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Auburn bolsters point guard depth with addition of J’Von McCormick

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Coming off of a season in which it won 26 games and a share of the SEC regular season title, the Auburn Tigers have enough talent to once again be a player both within the conference and nationally in 2018-19. However, depth at the point guard position was a bit of a concern even with starter Jared Harper back for his junior season.

Tuesday afternoon the Tigers received a needed boost to its depth, as Lee College (Texas) point guard J’Von McCormick announced that he will be joining the Auburn program. The 5-foot-11 McCormick, who will have two seasons of eligibility remaining, averaged 18.5 points, 6.4 assists, 5.3 rebounds and 1.6 steals per game as a sophomore.

Leading Lee College in both points and assists, McCormick shot 42.8 percent from the field, 36.4 percent from three and 64.8 percent from the foul line.

Despite leading scorer Mustapha Heron’s decision to transfer to St. John’s, Auburn will still have two returning starters in the backcourt as both Harper and Bryce Brown are back after entering the NBA draft without hiring an agent. Also factoring into the perimeter rotation will be VCU transfer Samir Doughty, senior Malik Dunbar and junior forward Danjel Purifoy.

Purifoy, along with Austin Wiley, missed all of last season due to the FBI investigation that rocked college basketball and will have to sit out Auburn’s first nine games of the 2018-19 season before regaining eligibility.

Even with those options — Doughty has the versatility needed to fill multiple roles on the perimeter — adding another player who can man the point was something Bruce Pearl and his staff needed to do this summer if possible. Adding McCormick means that Harper, who played 30.6 minutes per game last season, will have additional help in handling the point guard responsibilities.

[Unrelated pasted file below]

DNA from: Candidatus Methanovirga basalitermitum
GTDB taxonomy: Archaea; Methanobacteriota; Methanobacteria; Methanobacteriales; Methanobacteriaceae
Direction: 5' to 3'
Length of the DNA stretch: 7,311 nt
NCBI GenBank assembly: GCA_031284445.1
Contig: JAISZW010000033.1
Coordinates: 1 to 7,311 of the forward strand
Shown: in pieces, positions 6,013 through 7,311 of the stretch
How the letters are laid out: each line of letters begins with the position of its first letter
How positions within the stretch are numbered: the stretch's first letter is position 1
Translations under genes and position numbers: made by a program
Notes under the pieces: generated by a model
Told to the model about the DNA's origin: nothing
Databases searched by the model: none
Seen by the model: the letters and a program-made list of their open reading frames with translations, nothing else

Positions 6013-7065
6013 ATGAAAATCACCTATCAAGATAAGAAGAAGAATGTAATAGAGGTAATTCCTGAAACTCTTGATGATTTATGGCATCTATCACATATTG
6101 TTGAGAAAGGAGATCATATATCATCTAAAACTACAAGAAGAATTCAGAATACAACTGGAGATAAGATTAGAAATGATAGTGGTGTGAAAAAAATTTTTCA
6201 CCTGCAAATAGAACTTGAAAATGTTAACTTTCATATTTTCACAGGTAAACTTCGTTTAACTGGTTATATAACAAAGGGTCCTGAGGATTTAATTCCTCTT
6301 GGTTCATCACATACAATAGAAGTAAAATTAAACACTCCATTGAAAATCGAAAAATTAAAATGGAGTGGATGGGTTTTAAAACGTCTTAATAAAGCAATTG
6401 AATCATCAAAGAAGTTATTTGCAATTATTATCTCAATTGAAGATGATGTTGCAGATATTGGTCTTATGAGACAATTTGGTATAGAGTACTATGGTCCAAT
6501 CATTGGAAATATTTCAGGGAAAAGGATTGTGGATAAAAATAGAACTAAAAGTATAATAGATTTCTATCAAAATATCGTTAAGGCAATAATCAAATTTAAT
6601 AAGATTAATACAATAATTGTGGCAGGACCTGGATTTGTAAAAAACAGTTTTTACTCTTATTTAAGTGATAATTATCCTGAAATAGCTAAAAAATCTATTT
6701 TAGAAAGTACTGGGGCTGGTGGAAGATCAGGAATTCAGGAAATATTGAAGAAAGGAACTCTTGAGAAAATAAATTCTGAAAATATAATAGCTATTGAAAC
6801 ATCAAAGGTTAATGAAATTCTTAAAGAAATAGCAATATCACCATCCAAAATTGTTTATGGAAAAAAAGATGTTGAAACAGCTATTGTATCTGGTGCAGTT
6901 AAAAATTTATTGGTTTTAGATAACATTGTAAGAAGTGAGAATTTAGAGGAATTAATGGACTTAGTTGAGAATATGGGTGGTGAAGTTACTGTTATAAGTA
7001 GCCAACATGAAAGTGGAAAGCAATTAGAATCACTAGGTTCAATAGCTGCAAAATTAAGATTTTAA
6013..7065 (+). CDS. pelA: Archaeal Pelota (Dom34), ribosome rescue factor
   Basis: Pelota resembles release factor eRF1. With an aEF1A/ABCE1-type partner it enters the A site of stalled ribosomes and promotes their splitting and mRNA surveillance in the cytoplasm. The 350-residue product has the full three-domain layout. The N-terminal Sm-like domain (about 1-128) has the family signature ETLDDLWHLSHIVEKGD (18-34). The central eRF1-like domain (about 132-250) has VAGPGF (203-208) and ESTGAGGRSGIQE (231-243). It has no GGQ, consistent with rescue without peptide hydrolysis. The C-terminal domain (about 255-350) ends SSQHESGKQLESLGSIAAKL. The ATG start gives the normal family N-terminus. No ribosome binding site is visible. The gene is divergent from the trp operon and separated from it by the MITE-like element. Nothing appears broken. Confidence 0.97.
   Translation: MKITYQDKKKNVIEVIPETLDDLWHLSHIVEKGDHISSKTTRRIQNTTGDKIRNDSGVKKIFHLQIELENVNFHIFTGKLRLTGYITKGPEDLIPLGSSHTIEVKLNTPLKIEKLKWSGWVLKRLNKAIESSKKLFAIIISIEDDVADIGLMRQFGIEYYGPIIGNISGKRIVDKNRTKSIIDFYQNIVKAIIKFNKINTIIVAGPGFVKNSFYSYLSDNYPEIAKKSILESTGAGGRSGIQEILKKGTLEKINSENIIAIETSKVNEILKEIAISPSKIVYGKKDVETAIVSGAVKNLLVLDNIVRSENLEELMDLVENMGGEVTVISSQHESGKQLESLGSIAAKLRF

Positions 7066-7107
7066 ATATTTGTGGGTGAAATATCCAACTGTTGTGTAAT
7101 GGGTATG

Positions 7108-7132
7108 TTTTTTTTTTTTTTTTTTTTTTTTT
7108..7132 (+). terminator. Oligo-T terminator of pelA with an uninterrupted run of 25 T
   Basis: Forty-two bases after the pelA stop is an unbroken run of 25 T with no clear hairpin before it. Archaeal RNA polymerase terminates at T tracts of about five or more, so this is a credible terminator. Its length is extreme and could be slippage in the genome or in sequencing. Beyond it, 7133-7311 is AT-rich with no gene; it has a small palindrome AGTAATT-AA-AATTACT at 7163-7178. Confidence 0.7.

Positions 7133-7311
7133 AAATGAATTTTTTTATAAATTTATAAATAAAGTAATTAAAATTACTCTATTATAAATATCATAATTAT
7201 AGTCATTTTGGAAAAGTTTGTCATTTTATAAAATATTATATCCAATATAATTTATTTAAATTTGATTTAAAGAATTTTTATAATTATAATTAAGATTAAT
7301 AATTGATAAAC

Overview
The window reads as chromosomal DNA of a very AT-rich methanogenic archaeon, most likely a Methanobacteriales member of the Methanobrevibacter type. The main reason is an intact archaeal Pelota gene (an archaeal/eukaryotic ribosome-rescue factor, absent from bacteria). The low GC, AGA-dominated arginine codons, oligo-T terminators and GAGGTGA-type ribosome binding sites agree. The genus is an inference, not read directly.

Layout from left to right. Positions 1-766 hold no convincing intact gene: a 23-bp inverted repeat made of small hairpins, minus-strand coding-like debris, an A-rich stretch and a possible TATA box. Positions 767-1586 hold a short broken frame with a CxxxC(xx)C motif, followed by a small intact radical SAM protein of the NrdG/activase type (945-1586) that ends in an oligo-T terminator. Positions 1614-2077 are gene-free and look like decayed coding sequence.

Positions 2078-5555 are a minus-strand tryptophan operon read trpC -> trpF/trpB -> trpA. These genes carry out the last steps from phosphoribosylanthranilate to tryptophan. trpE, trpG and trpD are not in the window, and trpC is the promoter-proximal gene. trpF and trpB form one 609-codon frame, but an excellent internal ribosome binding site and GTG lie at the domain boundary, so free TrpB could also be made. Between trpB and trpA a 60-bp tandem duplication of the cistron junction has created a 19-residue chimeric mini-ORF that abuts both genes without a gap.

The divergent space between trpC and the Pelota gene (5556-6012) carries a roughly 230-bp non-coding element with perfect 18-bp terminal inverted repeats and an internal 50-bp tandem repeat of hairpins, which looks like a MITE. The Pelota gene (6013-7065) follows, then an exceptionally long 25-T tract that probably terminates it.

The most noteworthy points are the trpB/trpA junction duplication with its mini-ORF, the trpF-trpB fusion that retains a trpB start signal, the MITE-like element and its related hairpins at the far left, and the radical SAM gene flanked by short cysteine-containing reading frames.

And given the depth that expected SEC contenders such as Kentucky, Mississippi State and Tennessee boast, Auburn could ill-afford to go into the season with just one bonafide option at the point.

Tennessee beats Duke to commitment for five-star prospect

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Tennessee’s Rick Barnes is up to his old recruiting tricks.

The man that brought the likes of Kevin Durant and T.J. Ford to Texas, the coach that is currently the reigning SEC regular season championship, has gotten things going in the Class of 2019 as five-star guard Josiah James committed to Tennessee on Wednesday.

James picked the Vols over Clemson and Duke. He visited Tennessee the first weekend of September and took a trip to Clemson last weekend before cancelling his visit to Duke and announcing his commitment.

A top 15 prospect in the Class of 2019, James is a 6-foot-6 left-handed combo-guard. He’s more of a smooth athlete than he is super-explosive, but he has a strong frame that can absorb contact, the vision to create for teammates and the tools to be a switchable and versatile defensive piece. He needs to get more skilled — he’s not a great shooter, and while he is a good passer and creator, his handle could stand to get better if he truly wants to be a lead guard — but the potential is there for James to blossom into a first round pick one day.